Seven years ago, NFL Players Association executive director DeMaurice Smith admitted that the union at one point was part of the problem regarding pro football’s handling of concussions.
“For far too long, our former players were left adrift,” Smith said at a Congressional hearing in 2009. “We were complicit in the lack of leadership and accountability, but that ends now. I am here again to make it clear that our commitment is unwavering.”
The commitment includes freely admitting that which needs to be admitted; specifically, the existence of a link between football and possible long-term brain damage.
Appearing on Wednesday’s PFT Live on NBC Sports Radio and NBCSN, recently re-elected NFLPA president (and Bengals tackle) Eric Winston reacted to the recent stew of comments from the league office and various owners with a strong reaction to some of the statements from those aligned with the league.
“I think like [NFL executive V.P. of player health and safety] Jeff Miller said, I think we think there’s a link [between football and Chronic Traumatic Encephelopathy],” Winston said. “Now what does that link mean? The one thing that we’ve always stood for and the one thing we will continue to stand for is the science. Where is the science telling us to go, what’s the science telling us to do and how can we help move that science along? . . . We’re going to keep pushing that, we’re going to keep pushing those boundaries. Not just in prevention, not just in treatments but also, ‘OK, what is it and what exactly is it doing and how is it affecting us?’ And I think that’s important.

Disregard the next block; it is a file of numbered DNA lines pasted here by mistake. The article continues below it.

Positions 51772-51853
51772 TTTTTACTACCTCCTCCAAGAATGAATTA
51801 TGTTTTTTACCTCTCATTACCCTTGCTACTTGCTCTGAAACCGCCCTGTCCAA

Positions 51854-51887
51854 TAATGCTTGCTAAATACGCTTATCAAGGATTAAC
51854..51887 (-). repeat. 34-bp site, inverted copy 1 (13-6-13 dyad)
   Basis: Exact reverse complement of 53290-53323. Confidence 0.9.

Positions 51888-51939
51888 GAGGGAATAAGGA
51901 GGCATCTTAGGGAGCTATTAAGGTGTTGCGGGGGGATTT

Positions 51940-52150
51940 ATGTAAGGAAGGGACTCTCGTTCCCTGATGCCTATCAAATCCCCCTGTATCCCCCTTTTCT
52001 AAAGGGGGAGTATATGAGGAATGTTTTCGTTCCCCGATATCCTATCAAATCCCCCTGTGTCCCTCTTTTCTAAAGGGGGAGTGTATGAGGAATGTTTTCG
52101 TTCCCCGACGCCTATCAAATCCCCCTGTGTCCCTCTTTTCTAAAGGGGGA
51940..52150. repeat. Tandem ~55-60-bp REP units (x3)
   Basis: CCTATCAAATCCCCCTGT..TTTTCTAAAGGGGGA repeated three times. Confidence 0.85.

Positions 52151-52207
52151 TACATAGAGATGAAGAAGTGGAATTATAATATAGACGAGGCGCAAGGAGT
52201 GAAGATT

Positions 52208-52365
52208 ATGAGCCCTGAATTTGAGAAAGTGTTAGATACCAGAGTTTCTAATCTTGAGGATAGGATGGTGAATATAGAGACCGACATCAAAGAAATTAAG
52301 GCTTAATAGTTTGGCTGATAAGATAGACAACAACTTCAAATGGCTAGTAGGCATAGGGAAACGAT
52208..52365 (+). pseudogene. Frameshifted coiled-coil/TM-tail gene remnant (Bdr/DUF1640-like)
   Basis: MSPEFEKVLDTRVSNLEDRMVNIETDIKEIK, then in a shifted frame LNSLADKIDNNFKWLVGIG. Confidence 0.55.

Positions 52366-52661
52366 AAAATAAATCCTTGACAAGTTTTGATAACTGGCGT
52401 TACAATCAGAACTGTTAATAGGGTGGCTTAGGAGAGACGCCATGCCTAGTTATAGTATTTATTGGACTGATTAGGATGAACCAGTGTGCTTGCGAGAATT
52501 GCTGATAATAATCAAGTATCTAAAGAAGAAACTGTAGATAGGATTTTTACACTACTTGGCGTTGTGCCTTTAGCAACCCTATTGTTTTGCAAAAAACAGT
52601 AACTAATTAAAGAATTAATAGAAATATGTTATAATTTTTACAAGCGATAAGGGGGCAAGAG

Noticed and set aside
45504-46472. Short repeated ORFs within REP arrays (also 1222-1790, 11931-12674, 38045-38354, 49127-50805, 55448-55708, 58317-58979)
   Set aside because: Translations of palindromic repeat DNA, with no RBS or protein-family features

“But I also think it’s important to outline just some of the ridiculous comments that were made. I was offended personally by some of these owners’ comments. You know, just take an aspirin or that football isn’t that dangerous or this and that. I mean, obviously, we know some of the risk going into it. We understand that it’s a contact sport, and we’re doing everything we can to make it as safe as possible but some of the flipping comments that were made from the owners were, like I said, rather offensive and kind of tarnish I think what we’re trying to do in this health and safety phase.”